This is a collection of stories from Toibin which is varied in range and setting, though a weight does adhere, a certain flatness of tone, to some of the prose. The first in the collection The Use of Reason concerns a man who has stolen paintings from a museum, one of which is a painting by Rembrandt of a very old woman. The man (never named) learns through a policeman who has become an ally, though not a trusted one, that another cop is a drinking partner of his mother, and his mother talks intemperately, especially in drink. This makes him ultra cautious about getting rid of the paintings, though he seems to have a solution through a couple of Dutchmen, who have arrived to view the Rembrandt. The maddening caution he has to use to feel secure eventually eats away at his reasoning abilities and he eventually decides that it would be safest to burn the painting. There is a dark, twisted sort of humour in this story which gives it a richly compelling feel.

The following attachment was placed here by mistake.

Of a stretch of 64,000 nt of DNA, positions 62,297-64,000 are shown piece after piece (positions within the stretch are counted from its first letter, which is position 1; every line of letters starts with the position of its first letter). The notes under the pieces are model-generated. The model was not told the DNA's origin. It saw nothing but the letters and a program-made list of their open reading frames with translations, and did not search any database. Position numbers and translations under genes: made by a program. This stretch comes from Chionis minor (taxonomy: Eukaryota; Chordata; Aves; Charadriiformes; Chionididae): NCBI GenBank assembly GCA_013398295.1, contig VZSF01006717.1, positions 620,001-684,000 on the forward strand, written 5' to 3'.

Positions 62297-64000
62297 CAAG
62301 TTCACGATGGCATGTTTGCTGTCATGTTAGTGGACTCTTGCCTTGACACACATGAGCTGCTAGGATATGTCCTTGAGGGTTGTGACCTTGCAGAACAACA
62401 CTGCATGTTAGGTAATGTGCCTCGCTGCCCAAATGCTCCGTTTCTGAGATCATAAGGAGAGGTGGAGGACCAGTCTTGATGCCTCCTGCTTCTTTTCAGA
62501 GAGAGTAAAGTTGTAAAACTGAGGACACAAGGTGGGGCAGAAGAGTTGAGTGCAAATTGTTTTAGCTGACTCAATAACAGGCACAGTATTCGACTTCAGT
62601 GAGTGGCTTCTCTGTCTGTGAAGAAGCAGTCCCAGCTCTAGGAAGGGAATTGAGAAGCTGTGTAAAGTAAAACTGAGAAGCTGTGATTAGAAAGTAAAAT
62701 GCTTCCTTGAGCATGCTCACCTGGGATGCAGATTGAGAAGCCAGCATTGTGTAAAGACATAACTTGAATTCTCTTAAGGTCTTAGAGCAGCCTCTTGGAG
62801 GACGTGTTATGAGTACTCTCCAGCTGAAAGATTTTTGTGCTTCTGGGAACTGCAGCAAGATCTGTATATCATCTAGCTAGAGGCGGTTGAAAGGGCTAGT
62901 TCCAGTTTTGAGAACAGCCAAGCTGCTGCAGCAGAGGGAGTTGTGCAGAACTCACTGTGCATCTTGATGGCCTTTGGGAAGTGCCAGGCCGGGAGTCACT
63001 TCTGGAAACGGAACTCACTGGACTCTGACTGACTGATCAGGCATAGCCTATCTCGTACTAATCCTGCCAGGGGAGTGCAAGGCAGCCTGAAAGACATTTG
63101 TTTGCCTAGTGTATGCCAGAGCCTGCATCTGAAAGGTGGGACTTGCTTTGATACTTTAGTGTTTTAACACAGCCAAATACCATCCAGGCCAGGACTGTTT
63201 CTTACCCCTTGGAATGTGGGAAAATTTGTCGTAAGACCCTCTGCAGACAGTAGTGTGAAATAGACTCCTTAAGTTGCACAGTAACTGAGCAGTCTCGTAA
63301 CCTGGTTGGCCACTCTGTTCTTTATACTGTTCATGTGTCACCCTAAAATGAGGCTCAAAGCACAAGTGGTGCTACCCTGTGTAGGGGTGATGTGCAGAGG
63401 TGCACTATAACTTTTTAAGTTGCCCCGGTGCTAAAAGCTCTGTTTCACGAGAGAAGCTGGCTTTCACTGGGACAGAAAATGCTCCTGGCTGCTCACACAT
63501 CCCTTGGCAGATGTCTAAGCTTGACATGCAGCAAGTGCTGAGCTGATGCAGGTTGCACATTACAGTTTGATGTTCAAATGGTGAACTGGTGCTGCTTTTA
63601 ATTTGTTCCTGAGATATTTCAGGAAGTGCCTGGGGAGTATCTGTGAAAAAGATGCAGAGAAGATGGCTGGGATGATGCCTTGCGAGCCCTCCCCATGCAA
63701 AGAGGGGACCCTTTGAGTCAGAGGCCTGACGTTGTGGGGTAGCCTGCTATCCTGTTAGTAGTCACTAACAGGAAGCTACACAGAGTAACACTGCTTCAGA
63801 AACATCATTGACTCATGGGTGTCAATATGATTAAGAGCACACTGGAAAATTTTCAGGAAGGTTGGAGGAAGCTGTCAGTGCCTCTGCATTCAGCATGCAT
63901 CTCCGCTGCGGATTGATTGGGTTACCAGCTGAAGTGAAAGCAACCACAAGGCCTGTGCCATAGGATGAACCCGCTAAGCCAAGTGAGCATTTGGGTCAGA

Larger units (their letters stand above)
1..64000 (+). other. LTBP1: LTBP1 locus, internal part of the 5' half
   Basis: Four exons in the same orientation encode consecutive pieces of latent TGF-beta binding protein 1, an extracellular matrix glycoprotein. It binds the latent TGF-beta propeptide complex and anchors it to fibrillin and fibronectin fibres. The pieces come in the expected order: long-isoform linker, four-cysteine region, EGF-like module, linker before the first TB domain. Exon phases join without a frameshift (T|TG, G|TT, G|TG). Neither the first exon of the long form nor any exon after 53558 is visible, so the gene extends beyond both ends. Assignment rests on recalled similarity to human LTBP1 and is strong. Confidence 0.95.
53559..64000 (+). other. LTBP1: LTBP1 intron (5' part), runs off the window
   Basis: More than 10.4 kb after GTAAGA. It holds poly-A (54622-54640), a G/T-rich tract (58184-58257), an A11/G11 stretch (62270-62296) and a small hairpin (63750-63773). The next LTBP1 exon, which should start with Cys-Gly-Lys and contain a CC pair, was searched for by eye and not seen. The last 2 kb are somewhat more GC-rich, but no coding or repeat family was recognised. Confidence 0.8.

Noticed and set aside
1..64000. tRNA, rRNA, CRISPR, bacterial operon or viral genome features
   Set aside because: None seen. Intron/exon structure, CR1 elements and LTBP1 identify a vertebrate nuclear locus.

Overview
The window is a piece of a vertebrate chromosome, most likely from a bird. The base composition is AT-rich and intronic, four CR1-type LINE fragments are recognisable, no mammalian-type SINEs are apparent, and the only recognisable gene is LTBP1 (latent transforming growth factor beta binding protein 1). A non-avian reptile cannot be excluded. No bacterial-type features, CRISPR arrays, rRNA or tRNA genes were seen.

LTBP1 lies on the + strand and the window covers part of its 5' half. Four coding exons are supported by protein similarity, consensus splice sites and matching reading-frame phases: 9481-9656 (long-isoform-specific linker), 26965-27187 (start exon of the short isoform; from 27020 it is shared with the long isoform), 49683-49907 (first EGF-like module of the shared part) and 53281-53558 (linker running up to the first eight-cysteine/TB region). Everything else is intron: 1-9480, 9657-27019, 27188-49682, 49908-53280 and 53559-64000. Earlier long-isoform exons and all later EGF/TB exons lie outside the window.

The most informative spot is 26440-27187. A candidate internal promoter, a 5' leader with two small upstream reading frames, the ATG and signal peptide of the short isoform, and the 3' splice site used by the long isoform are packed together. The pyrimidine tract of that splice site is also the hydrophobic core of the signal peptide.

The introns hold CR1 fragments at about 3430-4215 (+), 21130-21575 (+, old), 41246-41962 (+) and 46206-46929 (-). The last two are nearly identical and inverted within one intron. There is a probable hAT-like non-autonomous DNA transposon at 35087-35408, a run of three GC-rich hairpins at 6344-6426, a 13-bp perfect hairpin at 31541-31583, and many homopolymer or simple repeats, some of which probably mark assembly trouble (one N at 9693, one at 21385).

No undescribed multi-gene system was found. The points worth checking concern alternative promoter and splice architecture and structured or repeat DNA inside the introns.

Mothers and their sons are deftly created, and the strength of this writing is in its delicate piecing together of relationships, a sure, taut, measured storytelling style and the gift of empathy entirely unmarked by sentiment. It's not flashy and there are few moments of relief from the fatalism of family conflict, but for all that, there is a stately kind of beauty within these pages.